Summit County voters approved the RAP tax in 2000 and renewed it in 2010 as well as 2020. It is a 0.10% sales tax on certain property used to support the financing of artistic and recreational opportunities in Summit County. Eligible entrants must work in arts education, dance, history, music, visual arts, theater, folk arts, or related pursuits. It must be a registered non-profit organization or a city or county cultural council, such as the Park City and Summit County Arts Council.
Funding requests this year ranged from $8,000 to $225,000, but many applicants did not receive as much money as they requested to distribute.
Among the recipients recommended to receive the most funding are radio station KPCW, which could receive $110,000 for the production of two shows focusing on arts and culture, hosting the Back Alley Bash and general operating expenses. of its programming, as well as the Egyptian Theater, which is eligible to receive $90,000 for general administration, performance and production costs, box office operations, school outreach, and the YouTheatre program. The Kimball Art Center could receive $95,000 to use for artist-in-residence programs, the Park City Kimball Arts Festival, school outreach and more.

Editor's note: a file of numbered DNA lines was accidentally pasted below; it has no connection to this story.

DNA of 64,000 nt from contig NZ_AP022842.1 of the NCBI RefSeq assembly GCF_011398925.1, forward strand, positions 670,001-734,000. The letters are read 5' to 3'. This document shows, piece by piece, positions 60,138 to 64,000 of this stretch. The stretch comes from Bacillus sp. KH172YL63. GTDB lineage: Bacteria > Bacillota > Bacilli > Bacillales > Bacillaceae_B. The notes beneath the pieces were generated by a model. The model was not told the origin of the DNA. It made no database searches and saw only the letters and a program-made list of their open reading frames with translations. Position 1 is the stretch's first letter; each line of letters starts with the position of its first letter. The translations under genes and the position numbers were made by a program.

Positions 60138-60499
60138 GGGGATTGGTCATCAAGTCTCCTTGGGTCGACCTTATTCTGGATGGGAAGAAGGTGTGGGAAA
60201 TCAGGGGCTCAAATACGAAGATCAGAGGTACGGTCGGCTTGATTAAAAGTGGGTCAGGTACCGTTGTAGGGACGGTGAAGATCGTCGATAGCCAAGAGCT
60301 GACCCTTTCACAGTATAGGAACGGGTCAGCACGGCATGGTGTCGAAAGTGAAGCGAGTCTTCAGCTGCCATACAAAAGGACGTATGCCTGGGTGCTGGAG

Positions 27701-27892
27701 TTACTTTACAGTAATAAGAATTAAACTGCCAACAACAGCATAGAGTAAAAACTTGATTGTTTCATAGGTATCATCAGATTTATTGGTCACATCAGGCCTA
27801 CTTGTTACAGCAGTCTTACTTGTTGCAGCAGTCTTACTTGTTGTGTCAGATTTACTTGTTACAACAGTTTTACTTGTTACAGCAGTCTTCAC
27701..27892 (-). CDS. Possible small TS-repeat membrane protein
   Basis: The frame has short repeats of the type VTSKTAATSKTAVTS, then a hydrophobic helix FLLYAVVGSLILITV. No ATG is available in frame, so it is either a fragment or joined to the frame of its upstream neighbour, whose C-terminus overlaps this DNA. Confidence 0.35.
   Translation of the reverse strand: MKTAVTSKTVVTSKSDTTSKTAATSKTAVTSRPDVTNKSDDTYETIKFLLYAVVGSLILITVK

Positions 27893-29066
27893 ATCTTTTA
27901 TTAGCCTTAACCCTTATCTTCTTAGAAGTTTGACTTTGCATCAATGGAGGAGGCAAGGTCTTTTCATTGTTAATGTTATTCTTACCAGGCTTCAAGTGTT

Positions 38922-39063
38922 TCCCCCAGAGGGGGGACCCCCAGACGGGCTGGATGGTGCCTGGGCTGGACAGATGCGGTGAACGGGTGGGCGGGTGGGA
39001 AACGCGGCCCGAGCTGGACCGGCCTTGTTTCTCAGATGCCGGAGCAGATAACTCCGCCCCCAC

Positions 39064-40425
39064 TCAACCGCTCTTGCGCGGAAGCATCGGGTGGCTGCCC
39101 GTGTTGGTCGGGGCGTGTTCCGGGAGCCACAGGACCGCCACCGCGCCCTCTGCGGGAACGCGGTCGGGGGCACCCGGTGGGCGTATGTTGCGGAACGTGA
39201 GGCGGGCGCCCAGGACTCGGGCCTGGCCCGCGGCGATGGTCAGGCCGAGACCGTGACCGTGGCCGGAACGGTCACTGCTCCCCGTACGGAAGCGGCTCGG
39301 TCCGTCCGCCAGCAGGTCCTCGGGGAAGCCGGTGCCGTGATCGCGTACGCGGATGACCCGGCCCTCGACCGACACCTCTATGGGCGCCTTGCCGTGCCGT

The Park City Film Council and the Sundance Institute are two other recommended recipients. Organizations could receive $96,000 and $88,000 respectively to help with operations and maintenance and community programming. Swaner Preserve and EcoCenter was initially approved for $88,000 to be allocated towards salaries, general administration, educational programs and costs associated with exhibits.
The grants committee also recommended funding for the Alf Engen Ski Museum Foundation, which could receive $86,000, and the Park City Institute, which could receive $80,000. The organizations plan to use the funds for day-to-day operations, creating educational programs, providing exhibits and more.
The Park City and Summit County Arts Council is eligible to receive $85,000 in RAP tax funds to be used for collections and exhibits, contracted services, performance and production, general administration and salaries. Another $85,000 could go to the Deer Valley Music Festival and the Utah Symphony for production costs. The Park Silly Sunday Market will also receive approximately $30,000 to allocate to featured artist booths, performances and productions.